The Supreme Court in its validation of the military take-over referred to the crisis explicitly: “On 12th October 1999 a situation arose for which the constitution provided no solution and the intervention of the Armed Forces through an extra constitutional measure became inevitable which is hereby validated…”. In establishing the grounds of its verdict, there were three key elements in the Supreme Court judgment:

  1. “……all the institutions of the state were being systematically destroyed and the economy was in a state of collapse due to the self serving policies of the previous government…..”.

  2. “….. a situation had arisen where the democratic institutions were not functioning in accordance with the provisions of the constitution……” and “……there was no real democracy because the country was by and large under one man rule”.

  3. “……. An attempt was made to politicize the Army, destabilize it and create dissension within its ranks, and where the judiciary was ridiculed……..”.

Governance during the late 1990s intensified to a critical level the three key elements of the crisis that threatened the state: (i) A collapsing economy. (ii) The threat to the life and property of citizens resulting from rampant crime, and the emergence of armed militant groups of religious extremists. (iii) The erosion of many of the institutions of democratic and effective governance.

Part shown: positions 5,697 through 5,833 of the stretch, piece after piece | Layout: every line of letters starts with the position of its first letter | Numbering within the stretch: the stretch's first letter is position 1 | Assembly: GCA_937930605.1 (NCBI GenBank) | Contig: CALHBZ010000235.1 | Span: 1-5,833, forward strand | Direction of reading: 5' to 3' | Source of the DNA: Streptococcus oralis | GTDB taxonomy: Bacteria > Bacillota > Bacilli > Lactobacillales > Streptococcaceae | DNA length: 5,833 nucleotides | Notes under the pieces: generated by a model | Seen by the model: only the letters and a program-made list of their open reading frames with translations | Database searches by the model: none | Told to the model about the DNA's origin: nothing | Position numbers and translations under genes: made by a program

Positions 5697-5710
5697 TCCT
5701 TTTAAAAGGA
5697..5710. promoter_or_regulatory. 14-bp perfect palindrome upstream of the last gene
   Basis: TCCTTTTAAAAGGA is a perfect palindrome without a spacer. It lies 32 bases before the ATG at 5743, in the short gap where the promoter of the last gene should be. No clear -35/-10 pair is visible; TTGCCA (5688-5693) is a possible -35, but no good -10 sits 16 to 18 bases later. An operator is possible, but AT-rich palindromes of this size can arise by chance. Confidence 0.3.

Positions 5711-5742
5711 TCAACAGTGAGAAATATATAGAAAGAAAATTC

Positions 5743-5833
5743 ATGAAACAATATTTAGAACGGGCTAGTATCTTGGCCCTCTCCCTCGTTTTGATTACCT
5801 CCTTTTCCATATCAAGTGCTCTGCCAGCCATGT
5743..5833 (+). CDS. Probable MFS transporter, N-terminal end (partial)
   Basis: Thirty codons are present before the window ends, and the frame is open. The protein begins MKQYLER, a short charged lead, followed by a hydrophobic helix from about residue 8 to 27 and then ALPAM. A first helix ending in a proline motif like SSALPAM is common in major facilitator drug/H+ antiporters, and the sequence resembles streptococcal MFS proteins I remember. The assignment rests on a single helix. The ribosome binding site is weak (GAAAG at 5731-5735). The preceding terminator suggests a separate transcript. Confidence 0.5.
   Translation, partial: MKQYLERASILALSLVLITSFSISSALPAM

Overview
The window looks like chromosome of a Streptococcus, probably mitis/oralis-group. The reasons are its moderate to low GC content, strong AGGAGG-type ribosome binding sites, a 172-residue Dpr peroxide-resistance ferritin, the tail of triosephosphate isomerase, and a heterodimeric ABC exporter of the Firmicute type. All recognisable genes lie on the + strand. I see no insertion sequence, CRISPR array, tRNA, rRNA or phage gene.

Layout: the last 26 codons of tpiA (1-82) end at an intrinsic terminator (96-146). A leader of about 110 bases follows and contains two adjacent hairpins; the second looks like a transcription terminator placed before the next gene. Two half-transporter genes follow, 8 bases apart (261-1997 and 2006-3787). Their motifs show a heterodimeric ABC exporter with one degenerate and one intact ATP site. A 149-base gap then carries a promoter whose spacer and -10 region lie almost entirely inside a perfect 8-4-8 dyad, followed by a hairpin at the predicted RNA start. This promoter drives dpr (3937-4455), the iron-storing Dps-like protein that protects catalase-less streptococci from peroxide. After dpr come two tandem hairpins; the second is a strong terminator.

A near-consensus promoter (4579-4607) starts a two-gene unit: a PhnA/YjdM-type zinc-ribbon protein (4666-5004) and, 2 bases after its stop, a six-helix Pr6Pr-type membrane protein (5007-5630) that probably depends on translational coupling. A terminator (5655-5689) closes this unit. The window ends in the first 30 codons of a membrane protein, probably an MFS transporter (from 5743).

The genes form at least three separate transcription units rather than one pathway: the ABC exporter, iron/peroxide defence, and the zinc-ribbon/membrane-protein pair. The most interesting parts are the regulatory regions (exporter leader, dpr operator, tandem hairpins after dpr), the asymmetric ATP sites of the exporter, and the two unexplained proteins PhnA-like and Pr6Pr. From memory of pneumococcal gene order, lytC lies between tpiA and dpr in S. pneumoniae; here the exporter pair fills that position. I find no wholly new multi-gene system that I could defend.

Given the dynamics of Pakistan’s power structure and the greater strength of the military relative to other institutions within it, when a democratic regime fails to deliver on these issues, power would be expected to flow to the military. Inspite of the adverse international environment for a coup d’etat, in October 1999, power did flow to the military when the crisis of the state had reached a critical level and the democratic government was seen to be exacerbating rather than resolving the crisis. Thus the institutionalization of the role of the military in the current political dispensation signifies the space that was lost by civilian politicians within Pakistan’s power structure. They cannot now expect to win on the negotiating table what they had lost on the political battlefield. To quote from Shakespeare: “The fault dear Brutus lies not in our stars but in ourselves that we are underlings.”

The issue of the relative power enjoyed by civilian politicians in Pakistan’s political structure may be resolved by overcoming poverty, providing security to citizens and through the development of institutions and democratic culture in Pakistan’s political system. It cannot be resolved by undermining the political system (however unsatisfactory it may be) and creating another crisis of the State.